Flying the Unfriendly Skies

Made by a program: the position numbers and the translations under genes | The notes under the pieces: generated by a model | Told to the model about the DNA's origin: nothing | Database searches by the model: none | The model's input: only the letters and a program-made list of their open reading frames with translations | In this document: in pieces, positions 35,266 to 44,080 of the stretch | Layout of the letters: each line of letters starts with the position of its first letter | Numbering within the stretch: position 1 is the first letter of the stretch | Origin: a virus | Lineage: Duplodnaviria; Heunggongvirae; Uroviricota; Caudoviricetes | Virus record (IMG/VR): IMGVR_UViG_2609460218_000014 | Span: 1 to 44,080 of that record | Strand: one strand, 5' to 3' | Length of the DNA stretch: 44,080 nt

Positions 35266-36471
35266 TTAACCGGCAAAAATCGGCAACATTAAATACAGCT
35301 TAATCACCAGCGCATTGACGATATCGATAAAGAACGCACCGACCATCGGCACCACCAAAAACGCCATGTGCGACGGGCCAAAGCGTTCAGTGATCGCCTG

For the past two years, Learning Next initiatives out of the US Air Force (USAF) and US Army (USAR) graduated pilot candidates using experimental tools, techniques and technologies. This military-focused experimentation produced valuable data-backed insights and lessons learned in a wide variety of functional areas, to include data analysis, human performance and the use of immersive extended reality (XR) technology. A key hindrance in the experimental programs, however, is the lack of an integrated learning platform that provides a physics-based world in which to conduct all lessons, skills and activities in a single learning flow that can enable a Train Learn Reflect Train Again (TLRTA) methodology. This presentation proposes a new approach, incorporating instructional systems design and data analysis, to allow a student's successes and failures to affect their options later in the learning flow. This solution uses Commercial Off the Shelf (COTS) gaming technology to allow for rapid prototyping and demonstrates the ability to simulate the complete lifecycle of a mission. For example, a student pilot who failed to detect a hydraulic leak during the pre-flight inspection would need to manually lower and lock his landing gear prior to landing his next mission or address a more serious emergency. This approach allows students to train to specific learning objectives through consequences rather than multiple-choice assessments. More importantly, this approach allows detailed data collection for any action or decision the student makes, setting the stage for predictive analysis of a student's potential piloting skill as well as his strategic thinking ability. Finally, the approach adds retention concepts from popular commercial games such as quest based learning, leaderboards and achievements to self-motivate and reward students to log additional and high quality flight hours in the simulation. This presentation focuses on the technical challenges of creating an immersive, realistic training world that allows open-ended interaction from a variety of data analytics, biometric and learning science tools. These challenges include privacy, security, fidelity, authoritative data, extensibility, and high-value student performance tracking. This presentation also discusses the pros and cons of existing simulation engines, such as Prepar3D, XPlane and DCS, for this purpose, including the potential to incorporate live data feeds into a synthetic training environment.